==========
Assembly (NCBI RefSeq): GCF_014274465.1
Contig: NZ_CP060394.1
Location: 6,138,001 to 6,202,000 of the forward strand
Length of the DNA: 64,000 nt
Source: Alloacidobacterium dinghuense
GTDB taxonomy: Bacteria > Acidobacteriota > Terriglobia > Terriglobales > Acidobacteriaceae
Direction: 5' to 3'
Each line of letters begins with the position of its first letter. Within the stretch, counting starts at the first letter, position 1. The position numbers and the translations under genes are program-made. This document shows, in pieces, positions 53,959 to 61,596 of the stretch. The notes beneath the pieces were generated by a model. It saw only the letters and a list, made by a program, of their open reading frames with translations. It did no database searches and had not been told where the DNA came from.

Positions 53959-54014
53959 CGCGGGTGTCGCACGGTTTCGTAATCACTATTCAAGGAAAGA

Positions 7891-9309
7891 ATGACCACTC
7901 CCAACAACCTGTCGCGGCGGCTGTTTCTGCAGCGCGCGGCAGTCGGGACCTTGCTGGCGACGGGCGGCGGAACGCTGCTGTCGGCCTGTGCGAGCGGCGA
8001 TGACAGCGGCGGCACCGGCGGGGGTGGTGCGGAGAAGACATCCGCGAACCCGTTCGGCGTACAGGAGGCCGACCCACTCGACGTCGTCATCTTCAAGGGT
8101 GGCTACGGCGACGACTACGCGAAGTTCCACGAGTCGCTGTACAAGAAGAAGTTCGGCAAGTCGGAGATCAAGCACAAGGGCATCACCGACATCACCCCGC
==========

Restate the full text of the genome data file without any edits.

Assembly (NCBI RefSeq): GCF_014274465.1
Contig: NZ_CP060394.1
Location: 6,138,001 to 6,202,000 of the forward strand
Length of the DNA: 64,000 nt
Source: Alloacidobacterium dinghuense
GTDB taxonomy: Bacteria > Acidobacteriota > Terriglobia > Terriglobales > Acidobacteriaceae
Direction: 5' to 3'
Each line of letters begins with the position of its first letter. Within the stretch, counting starts at the first letter, position 1. The position numbers and the translations under genes are program-made. This document shows, in pieces, positions 53,959 to 61,596 of the stretch. The notes beneath the pieces were generated by a model. It saw only the letters and a list, made by a program, of their open reading frames with translations. It did no database searches and had not been told where the DNA came from.

Positions 53959-54014
53959 CGCGGGTGTCGCACGGTTTCGTAATCACTATTCAAGGAAAGA

Positions 7891-9309
7891 ATGACCACTC
7901 CCAACAACCTGTCGCGGCGGCTGTTTCTGCAGCGCGCGGCAGTCGGGACCTTGCTGGCGACGGGCGGCGGAACGCTGCTGTCGGCCTGTGCGAGCGGCGA
8001 TGACAGCGGCGGCACCGGCGGGGGTGGTGCGGAGAAGACATCCGCGAACCCGTTCGGCGTACAGGAGGCCGACCCACTCGACGTCGTCATCTTCAAGGGT
8101 GGCTACGGCGACGACTACGCGAAGTTCCACGAGTCGCTGTACAAGAAGAAGTTCGGCAAGTCGGAGATCAAGCACAAGGGCATCACCGACATCACCCCGC